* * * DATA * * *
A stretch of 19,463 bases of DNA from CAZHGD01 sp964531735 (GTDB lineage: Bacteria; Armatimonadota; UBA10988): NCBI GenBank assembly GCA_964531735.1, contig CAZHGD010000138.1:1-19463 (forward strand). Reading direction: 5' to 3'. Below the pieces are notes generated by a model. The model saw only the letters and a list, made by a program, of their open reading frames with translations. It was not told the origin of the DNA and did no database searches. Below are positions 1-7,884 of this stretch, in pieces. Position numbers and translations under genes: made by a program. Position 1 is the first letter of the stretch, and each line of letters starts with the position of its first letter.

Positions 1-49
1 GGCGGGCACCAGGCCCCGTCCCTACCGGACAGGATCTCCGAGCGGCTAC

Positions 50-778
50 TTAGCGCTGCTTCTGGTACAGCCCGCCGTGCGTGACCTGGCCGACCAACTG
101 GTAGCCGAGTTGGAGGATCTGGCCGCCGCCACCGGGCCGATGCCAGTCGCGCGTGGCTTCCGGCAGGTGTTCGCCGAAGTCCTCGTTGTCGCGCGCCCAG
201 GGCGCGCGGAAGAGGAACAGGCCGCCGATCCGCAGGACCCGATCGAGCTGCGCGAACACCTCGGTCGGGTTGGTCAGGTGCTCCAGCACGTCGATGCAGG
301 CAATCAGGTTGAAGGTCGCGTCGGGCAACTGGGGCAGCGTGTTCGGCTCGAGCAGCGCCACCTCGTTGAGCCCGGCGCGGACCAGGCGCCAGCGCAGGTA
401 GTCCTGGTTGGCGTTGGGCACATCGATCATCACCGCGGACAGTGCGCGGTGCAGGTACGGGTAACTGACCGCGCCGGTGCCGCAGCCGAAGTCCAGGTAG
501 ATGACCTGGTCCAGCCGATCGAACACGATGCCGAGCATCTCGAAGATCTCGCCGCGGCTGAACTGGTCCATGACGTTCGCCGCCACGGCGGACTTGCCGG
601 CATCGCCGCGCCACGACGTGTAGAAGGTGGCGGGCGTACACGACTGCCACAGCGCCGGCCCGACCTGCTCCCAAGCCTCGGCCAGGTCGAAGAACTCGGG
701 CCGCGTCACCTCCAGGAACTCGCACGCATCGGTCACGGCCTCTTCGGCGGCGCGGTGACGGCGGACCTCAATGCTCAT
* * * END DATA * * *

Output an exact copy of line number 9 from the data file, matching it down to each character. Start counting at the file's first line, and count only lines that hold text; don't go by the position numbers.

401 GTCCTGGTTGGCGTTGGGCACATCGATCATCACCGCGGACAGTGCGCGGTGCAGGTACGGGTAACTGACCGCGCCGGTGCCGCAGCCGAAGTCCAGGTAG